News flash: Feds extend housing / homeless investments but freeze dollars

Just three days before it triggered an election, the federal government quietly approved a five-year extension of Canada’s national housing and homelessness programs that were due to expire. But it has frozen the dollars despite growing need, according to a backgrounder from Canada Mortgage and Housing Corporation on Friday.

“On September 4, 2008, the Government of Canada decided to set aside funding for housing and homelessness programs at $387.9 million per year for five years to March 31, 2014,” reported CMHC, the federal government’s housing agency, on September 19.

There is no breakdown on the funding. But the overall dollars haven’t budged much since the original programs were announced almost a decade ago, despite growing national need and growing inflation (that has cut into the value of the dollars). More details on federal housing and homelessness issues and the federal election are in a special section on the Wellesley Institute web site.

Two existing federal housing and homelessness programs are:
• Homelessness Partnering Initiative – previously funded at $135 million annually.
• Residential Rehabilitation Assistance Program – previously funded at $128 million annually.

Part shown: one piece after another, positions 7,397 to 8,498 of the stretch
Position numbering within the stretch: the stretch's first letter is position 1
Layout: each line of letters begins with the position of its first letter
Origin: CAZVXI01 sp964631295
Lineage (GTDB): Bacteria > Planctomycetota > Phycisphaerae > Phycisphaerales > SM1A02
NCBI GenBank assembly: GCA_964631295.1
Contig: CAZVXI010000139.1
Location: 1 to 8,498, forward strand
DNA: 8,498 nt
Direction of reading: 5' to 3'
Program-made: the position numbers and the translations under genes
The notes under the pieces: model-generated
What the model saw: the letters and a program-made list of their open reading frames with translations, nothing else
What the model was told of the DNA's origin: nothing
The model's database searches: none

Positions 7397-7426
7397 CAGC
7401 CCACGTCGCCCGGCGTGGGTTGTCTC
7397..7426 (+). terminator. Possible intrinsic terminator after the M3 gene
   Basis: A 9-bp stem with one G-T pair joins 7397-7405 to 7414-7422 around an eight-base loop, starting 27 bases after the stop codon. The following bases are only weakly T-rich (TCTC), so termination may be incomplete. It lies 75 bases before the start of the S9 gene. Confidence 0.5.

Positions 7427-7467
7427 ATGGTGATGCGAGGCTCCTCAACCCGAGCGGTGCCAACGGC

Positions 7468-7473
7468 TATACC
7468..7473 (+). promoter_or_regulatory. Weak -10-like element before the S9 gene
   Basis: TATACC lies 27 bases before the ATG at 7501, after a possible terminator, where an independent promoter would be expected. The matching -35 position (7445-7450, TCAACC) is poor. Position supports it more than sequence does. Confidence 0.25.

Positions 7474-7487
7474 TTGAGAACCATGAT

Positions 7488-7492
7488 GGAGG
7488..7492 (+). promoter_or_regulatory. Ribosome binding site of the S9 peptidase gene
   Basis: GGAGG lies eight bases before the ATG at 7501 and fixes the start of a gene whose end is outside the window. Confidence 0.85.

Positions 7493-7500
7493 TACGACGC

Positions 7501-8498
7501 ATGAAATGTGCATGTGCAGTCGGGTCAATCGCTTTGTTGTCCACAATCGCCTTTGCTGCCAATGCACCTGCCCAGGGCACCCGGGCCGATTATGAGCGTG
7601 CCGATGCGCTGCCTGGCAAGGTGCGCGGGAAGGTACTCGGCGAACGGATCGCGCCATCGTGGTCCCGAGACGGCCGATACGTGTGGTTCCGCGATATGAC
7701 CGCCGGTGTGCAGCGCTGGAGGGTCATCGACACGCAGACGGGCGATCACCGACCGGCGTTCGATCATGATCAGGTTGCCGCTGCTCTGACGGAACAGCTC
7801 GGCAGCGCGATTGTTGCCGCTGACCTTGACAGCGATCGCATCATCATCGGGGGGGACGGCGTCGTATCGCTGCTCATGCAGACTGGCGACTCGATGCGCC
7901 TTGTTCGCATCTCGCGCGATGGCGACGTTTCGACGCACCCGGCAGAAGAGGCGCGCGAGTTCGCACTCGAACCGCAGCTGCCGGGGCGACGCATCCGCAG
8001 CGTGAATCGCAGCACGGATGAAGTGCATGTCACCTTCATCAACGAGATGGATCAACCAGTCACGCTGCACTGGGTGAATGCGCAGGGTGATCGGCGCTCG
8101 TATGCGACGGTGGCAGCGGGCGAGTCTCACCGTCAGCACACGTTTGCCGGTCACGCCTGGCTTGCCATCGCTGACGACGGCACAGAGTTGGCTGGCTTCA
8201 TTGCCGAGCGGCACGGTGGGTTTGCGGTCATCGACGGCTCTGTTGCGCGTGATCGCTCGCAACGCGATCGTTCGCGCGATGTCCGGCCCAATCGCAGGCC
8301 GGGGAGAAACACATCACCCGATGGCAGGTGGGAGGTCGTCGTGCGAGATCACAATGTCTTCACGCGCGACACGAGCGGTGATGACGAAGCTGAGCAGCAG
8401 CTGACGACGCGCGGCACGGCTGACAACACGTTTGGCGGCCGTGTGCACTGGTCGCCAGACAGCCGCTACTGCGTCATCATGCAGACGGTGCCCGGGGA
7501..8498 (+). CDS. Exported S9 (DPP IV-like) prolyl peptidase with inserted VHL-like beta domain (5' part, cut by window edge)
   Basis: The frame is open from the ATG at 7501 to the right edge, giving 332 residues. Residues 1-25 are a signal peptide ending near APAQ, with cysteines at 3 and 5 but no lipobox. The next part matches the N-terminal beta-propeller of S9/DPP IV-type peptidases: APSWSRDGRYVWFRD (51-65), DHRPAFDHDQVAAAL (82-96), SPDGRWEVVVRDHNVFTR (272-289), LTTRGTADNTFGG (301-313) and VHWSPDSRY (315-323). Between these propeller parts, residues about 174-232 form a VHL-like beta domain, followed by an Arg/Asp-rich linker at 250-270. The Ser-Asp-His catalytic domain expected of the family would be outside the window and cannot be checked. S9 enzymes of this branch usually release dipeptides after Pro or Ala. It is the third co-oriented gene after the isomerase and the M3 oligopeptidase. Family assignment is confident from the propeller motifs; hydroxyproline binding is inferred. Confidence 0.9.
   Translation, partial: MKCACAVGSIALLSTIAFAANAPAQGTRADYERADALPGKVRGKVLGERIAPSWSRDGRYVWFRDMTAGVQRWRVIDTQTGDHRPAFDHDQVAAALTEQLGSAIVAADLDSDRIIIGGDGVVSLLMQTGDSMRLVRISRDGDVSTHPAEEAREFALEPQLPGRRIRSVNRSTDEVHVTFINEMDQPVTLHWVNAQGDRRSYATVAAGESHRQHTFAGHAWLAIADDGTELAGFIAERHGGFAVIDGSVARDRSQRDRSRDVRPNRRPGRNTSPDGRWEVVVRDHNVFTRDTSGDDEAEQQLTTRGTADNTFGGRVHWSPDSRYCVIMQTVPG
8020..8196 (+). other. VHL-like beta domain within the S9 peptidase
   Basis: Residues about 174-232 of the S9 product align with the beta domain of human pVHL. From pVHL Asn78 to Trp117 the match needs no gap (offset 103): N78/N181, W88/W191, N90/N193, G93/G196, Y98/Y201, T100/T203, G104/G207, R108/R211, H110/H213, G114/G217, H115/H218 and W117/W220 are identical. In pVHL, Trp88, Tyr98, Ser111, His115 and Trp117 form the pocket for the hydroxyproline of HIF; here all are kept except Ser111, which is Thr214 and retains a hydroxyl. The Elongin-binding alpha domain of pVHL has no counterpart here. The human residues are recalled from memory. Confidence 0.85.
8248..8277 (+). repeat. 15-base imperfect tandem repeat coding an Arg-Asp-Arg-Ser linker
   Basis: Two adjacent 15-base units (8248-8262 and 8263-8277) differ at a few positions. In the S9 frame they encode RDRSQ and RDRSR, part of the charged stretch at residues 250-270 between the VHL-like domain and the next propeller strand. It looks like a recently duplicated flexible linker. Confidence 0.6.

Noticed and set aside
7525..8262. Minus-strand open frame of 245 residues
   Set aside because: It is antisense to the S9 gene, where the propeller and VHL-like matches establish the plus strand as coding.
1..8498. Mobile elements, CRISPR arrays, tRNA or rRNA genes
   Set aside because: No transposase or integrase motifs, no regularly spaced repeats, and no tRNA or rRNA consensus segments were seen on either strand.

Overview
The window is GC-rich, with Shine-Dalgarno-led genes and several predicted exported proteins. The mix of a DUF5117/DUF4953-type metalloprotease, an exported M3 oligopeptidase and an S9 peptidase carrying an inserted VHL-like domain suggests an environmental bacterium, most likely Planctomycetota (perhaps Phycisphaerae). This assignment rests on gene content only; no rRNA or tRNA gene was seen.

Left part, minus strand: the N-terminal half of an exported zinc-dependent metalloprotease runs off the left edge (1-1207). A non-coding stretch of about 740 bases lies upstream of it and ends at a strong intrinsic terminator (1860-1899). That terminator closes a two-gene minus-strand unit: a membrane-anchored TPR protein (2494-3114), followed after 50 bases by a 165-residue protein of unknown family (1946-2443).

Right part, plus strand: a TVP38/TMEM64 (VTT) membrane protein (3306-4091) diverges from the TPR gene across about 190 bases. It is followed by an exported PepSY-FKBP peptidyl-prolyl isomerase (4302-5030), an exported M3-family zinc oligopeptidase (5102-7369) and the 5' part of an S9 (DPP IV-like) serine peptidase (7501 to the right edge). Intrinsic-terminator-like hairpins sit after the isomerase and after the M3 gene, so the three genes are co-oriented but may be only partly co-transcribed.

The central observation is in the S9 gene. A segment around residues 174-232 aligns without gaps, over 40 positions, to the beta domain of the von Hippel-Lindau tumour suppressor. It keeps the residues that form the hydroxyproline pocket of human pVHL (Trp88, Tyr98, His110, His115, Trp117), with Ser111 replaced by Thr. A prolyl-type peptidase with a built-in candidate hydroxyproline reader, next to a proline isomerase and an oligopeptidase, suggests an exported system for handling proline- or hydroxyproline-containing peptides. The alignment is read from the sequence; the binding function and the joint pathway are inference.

If those programs are renewed at the same level as before, that leaves just $125 million for a nation-wide affordable housing program. At $100,000 per unit (about two-thirds of the development cost in large urban areas, where housing needs are the biggest), that would fund only about 1,250 new homes for the entire country annually. The last big infusion of new federal affordable housing dollars came during 2005, although the one-time-only investment of $1.4 billion was not allocated until 2007.

Housing and homelessness advocates, municipal leaders and others have been calling for multi-year funding, and also for additional dollars to meet the growing need. The federal homelessness program funds transitional housing and services in 61 communities across Canada. The rest of the country is mostly excluded. The federal housing repair program helps lower-income homeowners and landlords maintain the quality of the nation’s aging housing stock. The affordable housing program supports the development of urgently-needed new homes.

A few housing and homelessness facts:
• One-in-four Canadian households pay 30% or more of their income on housing. Shelter is the biggest expense for low, moderate and middle-income households.
• In the early 1980s, more than 10 out of every 100 new homes in Canada were truly affordable. By 2007, less than one-in-one-hundred new homes were truly affordable.
• More than 300,000 Canadians experience homelessness annually; the number of shelter beds in Canada jumped by 22% in one year to 26,872 in 2007.
• Federal housing investments of $2 billion in 2008 are at their lowest level since 2002. On a per-capita basis, 2008 federal housing investments were at their lowest level in two decades.